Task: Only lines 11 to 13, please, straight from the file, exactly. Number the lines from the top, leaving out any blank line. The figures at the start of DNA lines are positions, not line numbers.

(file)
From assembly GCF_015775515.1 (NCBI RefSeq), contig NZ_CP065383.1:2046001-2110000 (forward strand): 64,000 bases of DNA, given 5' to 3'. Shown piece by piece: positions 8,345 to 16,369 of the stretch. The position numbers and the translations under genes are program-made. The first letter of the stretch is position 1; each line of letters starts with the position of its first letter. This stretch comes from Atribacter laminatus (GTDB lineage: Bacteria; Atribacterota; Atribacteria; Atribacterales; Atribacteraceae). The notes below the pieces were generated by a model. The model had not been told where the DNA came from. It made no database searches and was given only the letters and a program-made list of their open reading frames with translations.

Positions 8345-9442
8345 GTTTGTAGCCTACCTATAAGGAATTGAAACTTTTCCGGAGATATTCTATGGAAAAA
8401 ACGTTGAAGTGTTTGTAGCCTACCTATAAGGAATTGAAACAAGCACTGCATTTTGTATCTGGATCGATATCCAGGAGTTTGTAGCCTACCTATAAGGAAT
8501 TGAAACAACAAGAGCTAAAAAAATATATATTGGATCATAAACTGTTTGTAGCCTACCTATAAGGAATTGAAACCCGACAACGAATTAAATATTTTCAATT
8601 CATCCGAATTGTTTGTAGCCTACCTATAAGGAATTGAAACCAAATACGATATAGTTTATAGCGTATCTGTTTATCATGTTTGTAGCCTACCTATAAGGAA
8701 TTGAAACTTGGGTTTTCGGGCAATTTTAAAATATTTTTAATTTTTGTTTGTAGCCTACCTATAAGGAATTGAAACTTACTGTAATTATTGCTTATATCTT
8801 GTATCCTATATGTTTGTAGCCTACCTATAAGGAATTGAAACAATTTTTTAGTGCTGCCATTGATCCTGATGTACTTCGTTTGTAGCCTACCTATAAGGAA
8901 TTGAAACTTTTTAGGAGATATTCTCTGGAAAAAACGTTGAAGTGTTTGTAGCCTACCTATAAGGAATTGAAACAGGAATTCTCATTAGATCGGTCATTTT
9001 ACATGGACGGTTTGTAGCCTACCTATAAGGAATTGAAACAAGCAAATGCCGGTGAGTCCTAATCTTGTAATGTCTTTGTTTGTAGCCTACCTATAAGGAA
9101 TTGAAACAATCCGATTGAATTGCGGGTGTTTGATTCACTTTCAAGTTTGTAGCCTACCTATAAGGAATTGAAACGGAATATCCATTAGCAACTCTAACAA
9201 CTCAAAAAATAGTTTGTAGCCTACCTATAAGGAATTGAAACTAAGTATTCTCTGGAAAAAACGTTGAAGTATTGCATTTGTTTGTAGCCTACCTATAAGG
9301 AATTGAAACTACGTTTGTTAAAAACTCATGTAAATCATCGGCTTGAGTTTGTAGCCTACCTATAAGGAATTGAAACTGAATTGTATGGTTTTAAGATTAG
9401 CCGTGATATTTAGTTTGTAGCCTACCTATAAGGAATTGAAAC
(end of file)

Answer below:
9101 TTGAAACAATCCGATTGAATTGCGGGTGTTTGATTCACTTTCAAGTTTGTAGCCTACCTATAAGGAATTGAAACGGAATATCCATTAGCAACTCTAACAA
9201 CTCAAAAAATAGTTTGTAGCCTACCTATAAGGAATTGAAACTAAGTATTCTCTGGAAAAAACGTTGAAGTATTGCATTTGTTTGTAGCCTACCTATAAGG
9301 AATTGAAACTACGTTTGTTAAAAACTCATGTAAATCATCGGCTTGAGTTTGTAGCCTACCTATAAGGAATTGAAACTGAATTGTATGGTTTTAAGATTAG